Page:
NRL’s Fifita Brothers in Hot Water

Footy players are increasingly in the media for their behaviour off-the-field, and not just their contributions to schools and the community.

Cronulla players Andrew and David Fifita are under investigation after a weekend game where it is alleged that they physically and verbally assaulted officials during a junior football game between St Mary’s and St Patrick’s at Glenwood, in Sydney’s North West.

The incident began when David, acting as a trainer, was annoyed when Tim Hannon, one of the three referees, did not stop the game when a player was injured. David allegedly said to the referee “you’re a f****** disgrace, mate” and continued swearing at him.

Unfortunately for David, he had picked on the wrong guy – this referee was an off-duty police officer who quickly pulled out his phone and began recording.

Andrew then walked over and allegedly said “delete that now or I’ll smash you!”

The referee replied: “we’re in a public place and I’m well within my rights.”

Andrew then reportedly charged at the referee and tried to grab his mobile phone, requiring several people to hold him back.

The 24-year-old volunteer referee was said that he felt very “uncomfortable and threatened.”

Referee abuse is a serious problem in junior rugby league, according to NRL referee Phil Haines, who says that at least 30 referees from the Penrith area have chosen to leave the game in the past year.

And Phil Gould, the general manager of the Penrith Panthers, said that the club had been forced to hire security guards for junior games to keep referees safe from violent audiences, including parents.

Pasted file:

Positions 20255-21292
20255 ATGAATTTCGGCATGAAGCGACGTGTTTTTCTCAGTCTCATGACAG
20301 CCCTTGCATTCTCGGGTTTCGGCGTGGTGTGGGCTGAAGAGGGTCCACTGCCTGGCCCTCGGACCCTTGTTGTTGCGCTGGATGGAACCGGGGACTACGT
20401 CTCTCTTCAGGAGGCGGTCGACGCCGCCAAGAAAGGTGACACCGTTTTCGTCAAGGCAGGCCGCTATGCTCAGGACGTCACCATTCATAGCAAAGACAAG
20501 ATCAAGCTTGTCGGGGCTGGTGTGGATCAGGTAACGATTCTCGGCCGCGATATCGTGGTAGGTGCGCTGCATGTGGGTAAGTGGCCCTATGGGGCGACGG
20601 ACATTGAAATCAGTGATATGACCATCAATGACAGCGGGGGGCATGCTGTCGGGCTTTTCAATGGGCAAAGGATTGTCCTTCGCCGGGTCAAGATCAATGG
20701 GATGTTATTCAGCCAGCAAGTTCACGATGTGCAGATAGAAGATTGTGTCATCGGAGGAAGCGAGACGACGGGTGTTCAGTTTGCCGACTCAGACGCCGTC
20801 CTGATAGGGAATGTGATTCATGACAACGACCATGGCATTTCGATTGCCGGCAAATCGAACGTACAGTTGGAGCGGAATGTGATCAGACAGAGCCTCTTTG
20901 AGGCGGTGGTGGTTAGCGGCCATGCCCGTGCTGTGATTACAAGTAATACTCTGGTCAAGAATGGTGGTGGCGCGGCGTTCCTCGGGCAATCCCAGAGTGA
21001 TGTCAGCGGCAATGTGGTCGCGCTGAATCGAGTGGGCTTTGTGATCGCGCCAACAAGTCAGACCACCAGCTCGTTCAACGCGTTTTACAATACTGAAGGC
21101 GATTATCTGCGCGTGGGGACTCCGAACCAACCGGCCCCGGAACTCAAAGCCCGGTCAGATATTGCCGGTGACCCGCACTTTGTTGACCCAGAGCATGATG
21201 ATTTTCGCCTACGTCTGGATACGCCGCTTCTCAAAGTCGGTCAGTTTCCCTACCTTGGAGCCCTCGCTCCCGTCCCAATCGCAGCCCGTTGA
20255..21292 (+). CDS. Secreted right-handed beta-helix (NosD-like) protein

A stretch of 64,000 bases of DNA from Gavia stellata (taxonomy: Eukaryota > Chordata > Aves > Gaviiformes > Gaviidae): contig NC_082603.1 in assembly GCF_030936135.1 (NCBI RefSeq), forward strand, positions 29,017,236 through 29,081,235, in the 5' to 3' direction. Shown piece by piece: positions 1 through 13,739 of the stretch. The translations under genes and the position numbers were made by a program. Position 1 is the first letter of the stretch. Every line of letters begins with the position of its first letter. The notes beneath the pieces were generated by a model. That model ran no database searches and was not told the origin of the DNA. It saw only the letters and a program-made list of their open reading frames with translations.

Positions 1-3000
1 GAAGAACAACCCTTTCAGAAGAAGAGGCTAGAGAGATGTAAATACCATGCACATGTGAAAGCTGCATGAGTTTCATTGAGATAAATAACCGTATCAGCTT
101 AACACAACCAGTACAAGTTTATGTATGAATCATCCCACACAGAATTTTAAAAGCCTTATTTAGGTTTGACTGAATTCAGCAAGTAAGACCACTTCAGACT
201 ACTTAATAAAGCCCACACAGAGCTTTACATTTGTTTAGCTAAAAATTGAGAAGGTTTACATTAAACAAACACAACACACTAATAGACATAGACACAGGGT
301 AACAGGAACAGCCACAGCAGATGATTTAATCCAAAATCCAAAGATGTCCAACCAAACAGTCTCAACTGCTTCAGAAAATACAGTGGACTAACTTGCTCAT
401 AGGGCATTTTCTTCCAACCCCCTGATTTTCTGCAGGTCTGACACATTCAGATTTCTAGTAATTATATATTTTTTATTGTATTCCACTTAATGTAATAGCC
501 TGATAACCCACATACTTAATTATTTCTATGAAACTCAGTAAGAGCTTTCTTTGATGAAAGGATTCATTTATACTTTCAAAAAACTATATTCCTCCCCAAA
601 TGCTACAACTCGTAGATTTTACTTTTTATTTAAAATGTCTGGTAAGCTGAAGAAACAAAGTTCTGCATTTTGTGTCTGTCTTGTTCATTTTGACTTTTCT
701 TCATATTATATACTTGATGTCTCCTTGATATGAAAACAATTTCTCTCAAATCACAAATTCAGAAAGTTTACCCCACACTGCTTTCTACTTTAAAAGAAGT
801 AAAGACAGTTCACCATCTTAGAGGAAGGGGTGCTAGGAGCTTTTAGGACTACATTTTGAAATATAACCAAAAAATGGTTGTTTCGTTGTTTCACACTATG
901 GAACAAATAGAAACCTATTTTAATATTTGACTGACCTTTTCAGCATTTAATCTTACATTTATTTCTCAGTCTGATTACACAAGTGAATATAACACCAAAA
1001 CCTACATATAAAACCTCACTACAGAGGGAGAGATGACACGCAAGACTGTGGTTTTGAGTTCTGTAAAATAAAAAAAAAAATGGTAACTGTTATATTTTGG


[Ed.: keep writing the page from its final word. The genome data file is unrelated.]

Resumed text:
Could the brothers face charges?

There are no indications thus far that the brothers will be charged out of the incident – although such conduct could potentially constitute ‘offensive language’, ‘common assault’ and possibly ‘affray’.

Section 4A of the Summary Offences Act 1988 (NSW) makes it a crime to use offensive language in a public place. The maximum penalty is a fine of $660, or alternatively, up to 100 hours of community service.

A person is not guilty of using offensive language if there was a ‘reasonable excuse’ for doing so.

The offence of common assault does not require physical contact – it is enough to cause another person to fear immediate and unlawful violence.

The maximum penalty for common assault is 2 years imprisonment if the case goes to the District Court, or 12 months if it remains in the Local Court. The maximum fine is $2,200.

Even more serious is the charge of affray, which carries a maximum penalty of up to 10 years imprisonment in the District Court, or 2 years in the Local Court.

A person is guilty of affray if they use, or threaten to use, unlawful violence towards another person, of a nature which would cause a reasonable person to fear for his or her personal safety.

What will happen to the Fifita brothers?

Although it seems unlikely that the pair will be charged with any crime, they have been banned from attending Penrith junior matches – and are also facing internal disciplinary action.

The Cronulla Sharks have stood down both players until an investigation has be taken place, and Andrew will reportedly be required to undergo anger management counselling.

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About Ugur Nedim

Ugur Nedim is an Accredited Specialist Criminal Lawyer and Principal at Sydney Criminal Lawyers, Sydney's leading firm of criminal and traffic defence lawyers.
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